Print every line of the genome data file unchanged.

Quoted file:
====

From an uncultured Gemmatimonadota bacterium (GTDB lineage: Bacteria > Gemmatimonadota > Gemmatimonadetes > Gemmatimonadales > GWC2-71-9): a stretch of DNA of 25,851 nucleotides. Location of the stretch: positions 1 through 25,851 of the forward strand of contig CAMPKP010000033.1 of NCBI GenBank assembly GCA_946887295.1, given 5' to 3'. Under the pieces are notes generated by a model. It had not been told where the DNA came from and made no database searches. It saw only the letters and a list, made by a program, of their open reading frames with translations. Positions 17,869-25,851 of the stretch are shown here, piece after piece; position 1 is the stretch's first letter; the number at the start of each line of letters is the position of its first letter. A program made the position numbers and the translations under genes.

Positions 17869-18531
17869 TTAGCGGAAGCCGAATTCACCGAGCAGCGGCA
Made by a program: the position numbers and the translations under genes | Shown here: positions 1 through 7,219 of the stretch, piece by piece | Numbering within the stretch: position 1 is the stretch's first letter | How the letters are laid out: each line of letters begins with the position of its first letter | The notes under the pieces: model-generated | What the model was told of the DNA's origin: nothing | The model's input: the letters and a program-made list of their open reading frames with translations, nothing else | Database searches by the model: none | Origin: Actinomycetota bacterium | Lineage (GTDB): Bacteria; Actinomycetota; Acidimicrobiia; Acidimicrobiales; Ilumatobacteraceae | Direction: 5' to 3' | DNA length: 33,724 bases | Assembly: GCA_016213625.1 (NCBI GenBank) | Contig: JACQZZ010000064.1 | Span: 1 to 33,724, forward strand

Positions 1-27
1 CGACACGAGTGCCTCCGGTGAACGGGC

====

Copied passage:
From an uncultured Gemmatimonadota bacterium (GTDB lineage: Bacteria > Gemmatimonadota > Gemmatimonadetes > Gemmatimonadales > GWC2-71-9): a stretch of DNA of 25,851 nucleotides. Location of the stretch: positions 1 through 25,851 of the forward strand of contig CAMPKP010000033.1 of NCBI GenBank assembly GCA_946887295.1, given 5' to 3'. Under the pieces are notes generated by a model. It had not been told where the DNA came from and made no database searches. It saw only the letters and a list, made by a program, of their open reading frames with translations. Positions 17,869-25,851 of the stretch are shown here, piece after piece; position 1 is the stretch's first letter; the number at the start of each line of letters is the position of its first letter. A program made the position numbers and the translations under genes.

Positions 17869-18531
17869 TTAGCGGAAGCCGAATTCACCGAGCAGCGGCA
Made by a program: the position numbers and the translations under genes | Shown here: positions 1 through 7,219 of the stretch, piece by piece | Numbering within the stretch: position 1 is the stretch's first letter | How the letters are laid out: each line of letters begins with the position of its first letter | The notes under the pieces: model-generated | What the model was told of the DNA's origin: nothing | The model's input: the letters and a program-made list of their open reading frames with translations, nothing else | Database searches by the model: none | Origin: Actinomycetota bacterium | Lineage (GTDB): Bacteria; Actinomycetota; Acidimicrobiia; Acidimicrobiales; Ilumatobacteraceae | Direction: 5' to 3' | DNA length: 33,724 bases | Assembly: GCA_016213625.1 (NCBI GenBank) | Contig: JACQZZ010000064.1 | Span: 1 to 33,724, forward strand

Positions 1-27
1 CGACACGAGTGCCTCCGGTGAACGGGC